Multiple Studies Detect Dozens of Genes Contributing to Autism Spectrum Disorders
Post Date: August 18, 2022 | Publish Date:
15 Cincinnati Children’s Scientists Contribute to Findings Based on SPARK Data
After analyzing data from nearly 43,000 people with autism, scientists from numerous institutions report finding dozens of genes with connections to the autism spectrum, including a mix of inherited genes and others that mutate during a person’s lifetime to increase risk.
Several of the genes have not been thought to have any connection to neurodevelopmental conditions–until now.
The findings from four related studies, published Aug. 18 and June 2, 2022, in Nature Genetics, were based primarily on data from the SPARK (Simons Powering Autism Research) research cohort, one of the nation’s largest collections of information about people with autism.
Cincinnati Children’s researchers were involved in this report, led by Yufeng Shen, PhD, and Wendy Chung, MD, PhD, of Columbia University Medical Center, New York.
“Autism is a spectrum, and includes individuals with profound autism who often have cognitive differences and/or epilepsy, as well as individuals who are talented and exceptional, often in specific areas,” Chung says. “We are now appreciating that the genetic contributions to different phenotypes vary in terms of the genes involved; when those genes are activated during brain development; and how common some of the genetic variants are in the population.”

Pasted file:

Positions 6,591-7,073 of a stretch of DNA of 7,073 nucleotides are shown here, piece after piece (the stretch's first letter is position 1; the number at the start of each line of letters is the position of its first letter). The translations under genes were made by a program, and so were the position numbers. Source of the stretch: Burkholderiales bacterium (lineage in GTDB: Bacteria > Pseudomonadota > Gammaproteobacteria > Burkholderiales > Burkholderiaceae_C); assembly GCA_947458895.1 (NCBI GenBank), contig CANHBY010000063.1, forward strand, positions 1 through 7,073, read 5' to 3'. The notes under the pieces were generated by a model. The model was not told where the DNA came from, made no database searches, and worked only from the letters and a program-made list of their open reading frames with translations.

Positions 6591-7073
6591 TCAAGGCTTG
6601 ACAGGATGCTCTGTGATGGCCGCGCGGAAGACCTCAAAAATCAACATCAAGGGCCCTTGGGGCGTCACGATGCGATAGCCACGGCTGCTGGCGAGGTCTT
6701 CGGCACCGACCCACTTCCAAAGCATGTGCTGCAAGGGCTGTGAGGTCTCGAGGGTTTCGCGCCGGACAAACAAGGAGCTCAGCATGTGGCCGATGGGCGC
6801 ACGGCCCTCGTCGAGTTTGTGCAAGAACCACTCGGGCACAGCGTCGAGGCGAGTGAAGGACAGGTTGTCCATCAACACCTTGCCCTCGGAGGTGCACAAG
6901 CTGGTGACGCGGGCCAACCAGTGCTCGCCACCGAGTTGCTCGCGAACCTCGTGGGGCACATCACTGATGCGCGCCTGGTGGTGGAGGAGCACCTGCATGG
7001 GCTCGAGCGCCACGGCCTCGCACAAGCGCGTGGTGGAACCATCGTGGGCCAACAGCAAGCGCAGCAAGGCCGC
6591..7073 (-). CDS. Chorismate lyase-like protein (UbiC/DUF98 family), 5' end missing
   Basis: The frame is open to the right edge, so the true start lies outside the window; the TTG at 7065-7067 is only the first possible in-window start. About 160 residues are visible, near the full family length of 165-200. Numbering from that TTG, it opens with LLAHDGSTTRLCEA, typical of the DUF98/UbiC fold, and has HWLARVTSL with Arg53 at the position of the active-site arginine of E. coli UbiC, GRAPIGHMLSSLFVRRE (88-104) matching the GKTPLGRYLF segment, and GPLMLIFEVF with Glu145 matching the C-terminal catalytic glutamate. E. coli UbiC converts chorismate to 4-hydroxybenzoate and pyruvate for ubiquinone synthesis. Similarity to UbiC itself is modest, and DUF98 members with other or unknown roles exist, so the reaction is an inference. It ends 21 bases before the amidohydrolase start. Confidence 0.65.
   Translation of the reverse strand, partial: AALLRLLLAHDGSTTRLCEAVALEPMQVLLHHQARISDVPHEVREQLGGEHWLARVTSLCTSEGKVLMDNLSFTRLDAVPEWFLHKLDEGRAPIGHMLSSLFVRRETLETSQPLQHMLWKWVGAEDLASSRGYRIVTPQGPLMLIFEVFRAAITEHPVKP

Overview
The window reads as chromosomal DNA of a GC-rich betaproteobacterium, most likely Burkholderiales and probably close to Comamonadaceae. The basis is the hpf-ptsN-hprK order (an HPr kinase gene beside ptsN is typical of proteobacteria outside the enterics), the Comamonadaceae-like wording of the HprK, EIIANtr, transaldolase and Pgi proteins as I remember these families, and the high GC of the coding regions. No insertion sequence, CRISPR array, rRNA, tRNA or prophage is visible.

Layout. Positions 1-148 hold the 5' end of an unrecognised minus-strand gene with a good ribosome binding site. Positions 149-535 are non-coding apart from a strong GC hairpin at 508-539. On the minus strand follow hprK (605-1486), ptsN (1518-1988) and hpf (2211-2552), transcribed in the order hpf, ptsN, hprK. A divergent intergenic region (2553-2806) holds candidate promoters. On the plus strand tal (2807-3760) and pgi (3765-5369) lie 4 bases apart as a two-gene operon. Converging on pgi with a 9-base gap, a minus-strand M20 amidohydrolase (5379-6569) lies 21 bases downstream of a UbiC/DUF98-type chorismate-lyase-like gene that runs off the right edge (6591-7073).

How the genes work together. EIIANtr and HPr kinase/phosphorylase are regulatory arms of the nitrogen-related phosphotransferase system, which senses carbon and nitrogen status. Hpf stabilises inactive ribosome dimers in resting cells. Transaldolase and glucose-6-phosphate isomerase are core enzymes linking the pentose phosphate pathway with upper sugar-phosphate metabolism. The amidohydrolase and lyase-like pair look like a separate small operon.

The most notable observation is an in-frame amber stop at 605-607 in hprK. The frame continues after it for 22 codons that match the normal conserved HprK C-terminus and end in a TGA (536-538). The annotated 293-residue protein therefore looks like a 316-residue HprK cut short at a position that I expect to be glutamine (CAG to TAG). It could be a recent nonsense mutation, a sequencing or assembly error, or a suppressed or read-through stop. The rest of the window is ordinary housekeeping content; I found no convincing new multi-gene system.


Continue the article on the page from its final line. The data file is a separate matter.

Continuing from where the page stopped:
This work identified 60 autism genes whose contribution to autism is largely driven by rare, inherited loss-of-function (LOF) gene variants transmitted by parents who do not have cognitive differences or autism. Of these genes, five have not previously been implicated in neurodevelopmental conditions.
Individuals with autism who carry inherited variants in these “moderate effect” genes are less likely to have cognitive differences than people with autism who carry LOF variants in well-established autism genes, such as CHD8 and SCN2A, the co-authors say.
Contributing Cincinnati Children’s co-authors were: Anna Jelinek, BS, Craig Erickson, MD, Carrie Fassler, Elizabeth Blank, BBA, Erica Lampert, MA, Ernest Pedapati, MD, Jose Polanco, MEd, Kaela O’Brien, BS, Natalie Madi, Nicole McCoy, BS, Patricia Manning, MD, Rebecca Shaffer, PsyD, Stephanie Booker, BS, Sophia Melnyk, MSN, RN, CNL, and Shelley Randall.
Meanwhile another study, led by scientists at the Broad Institute of MIT and Harvard, uncovered 72 genes that are strongly associated with autism. That study included John Sweeney, PhD, Department of Psychiatry at the University of Cincinnati, as a co-author.
Combined, the papers provide a host of insights into the genetic basis of autism. The findings also illustrate how widely varied the spectrum of conditions can be with so many genes playing roles.
Looking ahead, researchers say they hope to involve many more families in future studies so that treatments eventually can be more precisely mapped to a person’s specific location on the autism spectrum.